Using these facts
It’s amazing how much crap you can refute with just these 3 facts.
After the Carrie Prejean/Perez Hilton rumble, a US senator or representative said something like this (if anyone can find a reference I’d much appreciate it): If Perez Hilton had marched on stage and ripped Carrie’s crown off her head, she could have been charged with a hate crime for stating her religious view, but Hilton would have been charged with nothing.
Hate crimes don’t make anything illegal. It’s never been illegal to state your religious views, and the Matthew Shepard Act doesn’t change that. Carrie could not have been charged.
Christians are protected by hate crime legislation. If Hilton assaulted Prejean for her religious views, he could be charged with a hate crime. Ripping a tiara off someone’s head counts as assault, so it’s already illegal regardless of hate crime legislation, and the anti-Christian bias would qualify it as a hate crime.
Senator Jim DeMint spread this blatant untruth about the Matthew Shepard Act:
So if someone in effect were to hurt a homosexual, or maybe not hire one, that would become a hate crime, which is punished more than if you just hurt someone else.
Homosexuals don’t get special protection from hate crime legislation. A bias-motivated crime would be treated no differently if the victim were attacked for being gay than if he or she was attacked for being straight.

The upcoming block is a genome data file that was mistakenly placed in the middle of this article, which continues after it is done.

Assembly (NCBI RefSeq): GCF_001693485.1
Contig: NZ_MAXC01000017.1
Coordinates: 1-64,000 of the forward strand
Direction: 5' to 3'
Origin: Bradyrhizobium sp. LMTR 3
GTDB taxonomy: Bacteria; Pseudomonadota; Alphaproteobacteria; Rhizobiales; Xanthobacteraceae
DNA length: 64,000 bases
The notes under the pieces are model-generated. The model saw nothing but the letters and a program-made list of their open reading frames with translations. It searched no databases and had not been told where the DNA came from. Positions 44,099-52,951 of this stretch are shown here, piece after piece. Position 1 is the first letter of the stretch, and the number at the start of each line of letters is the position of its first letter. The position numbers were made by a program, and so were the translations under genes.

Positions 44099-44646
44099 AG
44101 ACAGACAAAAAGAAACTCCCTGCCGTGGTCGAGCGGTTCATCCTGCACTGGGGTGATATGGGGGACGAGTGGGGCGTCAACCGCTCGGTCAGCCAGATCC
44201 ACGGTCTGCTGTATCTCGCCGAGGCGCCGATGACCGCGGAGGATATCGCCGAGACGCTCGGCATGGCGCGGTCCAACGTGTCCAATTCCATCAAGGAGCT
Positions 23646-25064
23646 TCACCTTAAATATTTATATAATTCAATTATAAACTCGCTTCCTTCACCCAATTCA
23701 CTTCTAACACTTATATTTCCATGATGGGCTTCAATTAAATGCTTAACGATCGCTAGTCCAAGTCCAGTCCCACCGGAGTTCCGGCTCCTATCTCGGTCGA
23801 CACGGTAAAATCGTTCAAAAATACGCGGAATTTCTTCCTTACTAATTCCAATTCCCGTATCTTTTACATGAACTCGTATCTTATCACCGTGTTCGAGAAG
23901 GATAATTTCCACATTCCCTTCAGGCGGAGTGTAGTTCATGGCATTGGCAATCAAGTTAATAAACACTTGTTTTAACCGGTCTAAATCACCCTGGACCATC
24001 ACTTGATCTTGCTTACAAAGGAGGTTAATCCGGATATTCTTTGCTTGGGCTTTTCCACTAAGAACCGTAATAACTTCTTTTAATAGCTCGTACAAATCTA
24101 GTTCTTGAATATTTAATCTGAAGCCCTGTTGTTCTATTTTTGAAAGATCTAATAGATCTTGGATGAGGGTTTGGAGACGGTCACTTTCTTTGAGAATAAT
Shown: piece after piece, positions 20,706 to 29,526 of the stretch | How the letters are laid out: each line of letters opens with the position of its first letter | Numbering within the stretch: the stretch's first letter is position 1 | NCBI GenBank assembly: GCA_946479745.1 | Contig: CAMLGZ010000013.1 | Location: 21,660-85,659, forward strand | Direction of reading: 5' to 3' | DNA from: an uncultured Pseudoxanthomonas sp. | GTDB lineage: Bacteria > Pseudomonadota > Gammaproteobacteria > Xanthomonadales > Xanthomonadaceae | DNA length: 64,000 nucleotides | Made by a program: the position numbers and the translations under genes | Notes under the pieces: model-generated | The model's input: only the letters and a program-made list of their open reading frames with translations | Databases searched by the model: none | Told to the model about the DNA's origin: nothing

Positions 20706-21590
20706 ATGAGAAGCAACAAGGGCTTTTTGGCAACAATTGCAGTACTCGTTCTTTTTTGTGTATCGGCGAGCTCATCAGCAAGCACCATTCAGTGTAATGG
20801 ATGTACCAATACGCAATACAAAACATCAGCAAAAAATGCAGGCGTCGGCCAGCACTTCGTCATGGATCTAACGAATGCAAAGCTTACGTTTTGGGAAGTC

Christians are protected by hate crime legislation. Hate crime legislation has been around for decades and has never been used to prosecute discriminatory hiring, whether it based on the applicants’ religion, race, or national origin. The Matthew Shepard Act does nothing to change that. And even if it did, you could apply the law in exactly the same way against employers who refuse to hire Christians. In fact, though, this is just a made-up scare tactic, so it doesn’t matter anyway.
Representative Jim Pence said this:
Individual pastors who wish to preach out of Romans Chapter 1 about what the Bible teaches about homosexual behavior, they could be charged or be subject to intimidation for simply expressing a Biblical world view on the issue of homosexual behavior.
Hate crime laws don’t make anything illegal. It’s never been illegal to state your religious views, and the Matthew Shepard Act doesn’t change that.
That’ll do it. There are a few other things you might want to remember, like our Constitution’s First Amendment, which sets us apart from other countries and limits our government’s ability to restrict free speech. Also, the fact that the Matthew Shepard Act does have explicit (redundant and unnecessary) free speech protections built into it. Mostly, though, the 3 facts above will help you shoot down our opponents’ lies.